Health Care and JFK

- November 22, 2013
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Today marks the 50th anniversary of the assassination of John Fitzgerald Kennedy, the 35th President of the United States, in downtown Dallas, Texas. A huge shock to the nation, it singlehandedly affected the entire population at once and forever changed the image of news coverage in the US as well as the leading cause of the end of the “Age of Innocence” in America. Also, the tragic loss of JFK was a harbinger of how vulnerable society was to violent acts and violence in general.

As an 8 year old living in southwestern Pennsylvania, I remember distinctly this day. Although it has been fifty years to the day, I still remember the announcement by our elementary school principal over the loud speaker in our room, and how the entire teaching staff and some students reacted to the news pronounced slowly and haltingly by a grown man not typically known to be emotional. Many of the female teachers screamed and ran into the hallway, crying out loud and shaking. Some of the students in my third grade class were upset because of their reaction to the news. And school was suddenly dismissed, interrupting our preparations for the upcoming Thanksgiving holiday.

In those days, it was still safe to walk home from school. And as I entered the house when I got home, I noticed my mother who was not a big fan of the President, crying at the news being broadcast our black and white television set in the living room. Although she was not a political creature by nature, the shear unbelievable event was enough to cause her to be emotionally affected. We listened for the rest of that afternoon and into the evening, and we cried for the loss of life, and for the loss of certainty in our lives and as a country.
Although I really did not understand fully the implications of JFK’s assassination at the time, I did know what being murdered and dying was about. As a kid, I could not really comprehend why someone would want to kill the President. But as I grew older, and began to understand how the world works, I realized that evil is alive and seeks to destroy all good things.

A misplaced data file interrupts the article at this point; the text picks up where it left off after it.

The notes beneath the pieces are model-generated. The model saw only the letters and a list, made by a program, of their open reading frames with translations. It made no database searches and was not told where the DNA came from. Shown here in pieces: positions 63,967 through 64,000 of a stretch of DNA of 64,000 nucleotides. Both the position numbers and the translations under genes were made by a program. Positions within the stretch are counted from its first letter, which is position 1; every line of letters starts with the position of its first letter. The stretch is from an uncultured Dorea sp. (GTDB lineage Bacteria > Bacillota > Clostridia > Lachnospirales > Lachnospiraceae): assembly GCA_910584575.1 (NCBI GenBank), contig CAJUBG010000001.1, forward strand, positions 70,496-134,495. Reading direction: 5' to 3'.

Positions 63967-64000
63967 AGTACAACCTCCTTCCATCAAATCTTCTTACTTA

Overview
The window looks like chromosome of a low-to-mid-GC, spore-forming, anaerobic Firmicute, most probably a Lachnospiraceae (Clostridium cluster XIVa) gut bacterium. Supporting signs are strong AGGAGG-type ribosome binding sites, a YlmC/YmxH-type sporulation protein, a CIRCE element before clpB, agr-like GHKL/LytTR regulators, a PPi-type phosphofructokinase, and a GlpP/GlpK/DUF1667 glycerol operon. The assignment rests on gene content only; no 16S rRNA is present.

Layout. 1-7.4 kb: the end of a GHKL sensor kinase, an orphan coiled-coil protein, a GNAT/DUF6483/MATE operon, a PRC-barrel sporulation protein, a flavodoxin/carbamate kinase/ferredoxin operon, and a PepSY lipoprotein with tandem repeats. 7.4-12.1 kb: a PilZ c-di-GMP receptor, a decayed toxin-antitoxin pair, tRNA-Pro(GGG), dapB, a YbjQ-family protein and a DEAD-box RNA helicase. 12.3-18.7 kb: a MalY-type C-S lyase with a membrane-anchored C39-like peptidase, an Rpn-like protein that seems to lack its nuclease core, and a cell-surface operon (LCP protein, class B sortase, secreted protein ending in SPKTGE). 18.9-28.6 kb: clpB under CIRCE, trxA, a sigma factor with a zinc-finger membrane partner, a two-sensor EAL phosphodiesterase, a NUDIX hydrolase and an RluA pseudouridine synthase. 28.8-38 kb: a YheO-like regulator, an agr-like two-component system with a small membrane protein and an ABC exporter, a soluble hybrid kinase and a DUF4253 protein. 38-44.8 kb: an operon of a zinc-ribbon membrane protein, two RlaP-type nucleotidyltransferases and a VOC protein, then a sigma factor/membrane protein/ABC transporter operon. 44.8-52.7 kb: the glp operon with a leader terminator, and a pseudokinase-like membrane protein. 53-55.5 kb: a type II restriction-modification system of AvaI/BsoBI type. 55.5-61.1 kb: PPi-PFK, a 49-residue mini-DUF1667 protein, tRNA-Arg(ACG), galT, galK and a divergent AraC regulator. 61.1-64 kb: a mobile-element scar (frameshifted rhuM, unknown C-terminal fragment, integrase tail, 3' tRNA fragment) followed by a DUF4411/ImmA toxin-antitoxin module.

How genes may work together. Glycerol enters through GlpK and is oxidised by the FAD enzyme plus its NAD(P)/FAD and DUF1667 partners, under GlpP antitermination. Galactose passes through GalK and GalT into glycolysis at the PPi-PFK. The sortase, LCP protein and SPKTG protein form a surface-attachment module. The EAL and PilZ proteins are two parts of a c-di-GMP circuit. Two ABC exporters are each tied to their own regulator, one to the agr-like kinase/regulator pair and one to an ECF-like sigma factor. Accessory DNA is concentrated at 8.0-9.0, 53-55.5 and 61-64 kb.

Now, fifty years later as the news programs and documentaries have been broadcasting all week long about the history of that day, and as those who were close and personally involved in everything from the presidential limousine, to the arrest of Lee Oswald, to his murder by Jack Ruby, and the finality of little John John saluting a flag draped casket on its way to Arlington Cemetery, it is very apparent that memories sometimes are lucidly clear, and sometimes are given to modified revisions of actual events. The closer you were to that day, the more you remember.
I live in the Dallas area today, fifty years later. And I have been to the locations that have been re-broadcast in black and white footage, and even Dealey Plaza and the grassy knoll shown so clearly in the Zapruder film. That few seconds of film forever changed the way the American President now rides through traffic, under a very bullet proof, armored limousine—no more open cars, and no more lax secret service. 

Even the physician who operated on JFK that day at Parkland Hospital in Dallas, trying to save a life drained of brain, blood, and breath, changed the way treatment has been done on all trauma cases. And emergency services have improved dramatically since that day. Over the past five decades, health care has changed dramatically for anyone who has a life threatening event. And for those who need regular medical care, the improvements in medicine have advanced beyond comprehension to those who were watching life drain from the American President on November 22, 1963.
Has the American population changed in its overall social attitude toward Presidents? There have definitely been better and worse executives in the Oval Office since 1963, but the overarching message is that no matter who the occupant of the White House is, and no matter how much you may agree or disagree with his policies, the need to keep him safe and secure is tantamount to national security, and international stability.

No matter what side of the political aisle you stand, always remember one thing. The Office of the President deserves respect. You may disagree with his policies, but respect the Office. You may campaign against him, but respect the office. You may vote for another candidate, but honor the office. The Bible commands that you pray for all those in authority, no matter the office. Pray for wisdom, for following God’s will, and for safety and protection. And, no election results happen by accident. If you are in doubt, read these passages: Proverbs 21:1, and Daniel 2:21.
Fifty years—where has it gone? Over the years, sometimes time seems to crawl.  Looking back, however, the time has flown. The older you get, the faster it goes. Here’s to making every moment count!

Until next time.
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